And so we reach for snow shovels. Or sandbags. Or masks.  One way or another, we reach for a neighbor’s hand and make each other stronger.

The world does its worst. And we rediscover our best.

And each time, I hope the discovery will last a little longer. It’s too important to rise and fall like a passing creek, full past bursting in a crisis and parched to the point of drought otherwise.

I said it at the beginning: sudden storms come and go, but steady effort transforms. That’s true of more than just rain. If we keep that sort of steady focus on each other, that daily commitment to our neighbors, we can reshape our world.

We just need to gather our strength. And not let up.

Long may we rain.

Bigger Things

Water rising in the streets. Highways cut off. Neighborhoods turned into islands as their residents hunker down to shelter from the deluge.

We know this story.

Oh, not on the scale that Houston has seen and endured, to be sure, with its millions of people and trillions of gallons of water. But our own memories of floodwater are still raw and fresh, not quite four years old. We still recall the power of the storm.

We remember river channels moving and attacking from new directions. We remember south Longmont isolated and Lyons evacuated. We remember the rain, steady, unhurried, relentless, never seeming to leave.

And one thing more. That even as floods divided the city, they united its people. For a while, the usual controversies didn’t matter. What mattered was reaching out to the next guy, and the next, and the next.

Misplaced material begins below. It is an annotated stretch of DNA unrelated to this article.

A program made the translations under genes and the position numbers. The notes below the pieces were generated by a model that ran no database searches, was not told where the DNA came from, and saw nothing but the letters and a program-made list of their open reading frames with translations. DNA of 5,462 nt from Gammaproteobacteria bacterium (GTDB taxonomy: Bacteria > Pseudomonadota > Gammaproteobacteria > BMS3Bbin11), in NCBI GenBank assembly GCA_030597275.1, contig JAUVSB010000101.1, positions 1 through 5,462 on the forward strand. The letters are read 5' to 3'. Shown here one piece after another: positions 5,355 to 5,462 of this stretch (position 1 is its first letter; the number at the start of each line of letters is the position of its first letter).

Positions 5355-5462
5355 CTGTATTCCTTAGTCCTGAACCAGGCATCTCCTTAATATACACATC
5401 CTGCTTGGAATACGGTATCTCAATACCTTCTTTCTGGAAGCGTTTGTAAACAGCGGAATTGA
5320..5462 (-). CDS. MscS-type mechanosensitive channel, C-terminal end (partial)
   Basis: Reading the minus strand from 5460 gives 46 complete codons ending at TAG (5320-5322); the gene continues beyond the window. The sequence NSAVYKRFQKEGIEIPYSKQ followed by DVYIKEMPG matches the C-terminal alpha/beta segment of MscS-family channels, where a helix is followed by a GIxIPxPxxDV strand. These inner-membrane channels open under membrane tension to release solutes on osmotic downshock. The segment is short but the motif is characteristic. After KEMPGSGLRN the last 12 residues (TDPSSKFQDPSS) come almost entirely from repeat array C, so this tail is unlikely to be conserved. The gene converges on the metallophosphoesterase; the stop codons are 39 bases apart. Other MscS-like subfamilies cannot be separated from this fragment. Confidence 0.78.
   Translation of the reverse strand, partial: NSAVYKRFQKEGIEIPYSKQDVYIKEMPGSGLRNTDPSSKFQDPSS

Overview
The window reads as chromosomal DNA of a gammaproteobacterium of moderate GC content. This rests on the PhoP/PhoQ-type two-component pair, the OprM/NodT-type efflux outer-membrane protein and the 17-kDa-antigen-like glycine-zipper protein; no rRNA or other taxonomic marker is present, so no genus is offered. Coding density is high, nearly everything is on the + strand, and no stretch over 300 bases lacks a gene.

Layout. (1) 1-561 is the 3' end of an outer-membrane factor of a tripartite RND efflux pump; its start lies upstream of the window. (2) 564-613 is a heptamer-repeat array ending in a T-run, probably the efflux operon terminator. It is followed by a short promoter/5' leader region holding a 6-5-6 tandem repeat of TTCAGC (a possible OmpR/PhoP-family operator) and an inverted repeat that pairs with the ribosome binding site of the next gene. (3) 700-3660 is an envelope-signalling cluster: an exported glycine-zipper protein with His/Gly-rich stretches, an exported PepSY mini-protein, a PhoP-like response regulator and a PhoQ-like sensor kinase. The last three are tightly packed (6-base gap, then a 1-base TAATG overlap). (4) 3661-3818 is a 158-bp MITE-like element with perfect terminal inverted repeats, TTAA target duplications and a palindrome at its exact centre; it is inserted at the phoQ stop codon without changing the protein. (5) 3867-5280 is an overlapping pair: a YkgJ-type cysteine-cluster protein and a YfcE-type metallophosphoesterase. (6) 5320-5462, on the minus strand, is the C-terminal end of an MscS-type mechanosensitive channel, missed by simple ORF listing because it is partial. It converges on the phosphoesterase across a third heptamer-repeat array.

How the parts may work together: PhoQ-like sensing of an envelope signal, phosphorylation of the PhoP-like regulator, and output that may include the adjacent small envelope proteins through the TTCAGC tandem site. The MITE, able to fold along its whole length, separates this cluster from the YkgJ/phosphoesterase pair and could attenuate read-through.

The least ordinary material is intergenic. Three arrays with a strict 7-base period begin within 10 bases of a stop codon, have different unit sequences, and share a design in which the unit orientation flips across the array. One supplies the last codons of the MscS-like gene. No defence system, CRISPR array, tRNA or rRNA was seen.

The scale has changed but the impulse hasn’t. A storm focuses attention to an amazing degree. All at once, people line up to offer shelter, or supplies, or even a hastily assembled fleet of boats like a second Dunkirk. I can’t say all criticism or animosities were forgotten – among 300 million people, that may be an impossibility – but for a while, they were eclipsed by something bigger.

Come to think of it, that’s a timely word. After all, it hasn’t been so long since that was literally true as well.

Just a couple of weeks ago, much of the country took a break from what it was doing to watch a hole in the sky. For some, it was transformative as totality turned the midday sky into a magical darkness. Even those of us just out of the main path of the solar eclipse were transfixed by shadow, reflections, and the hint of sun still visible through darkened glasses.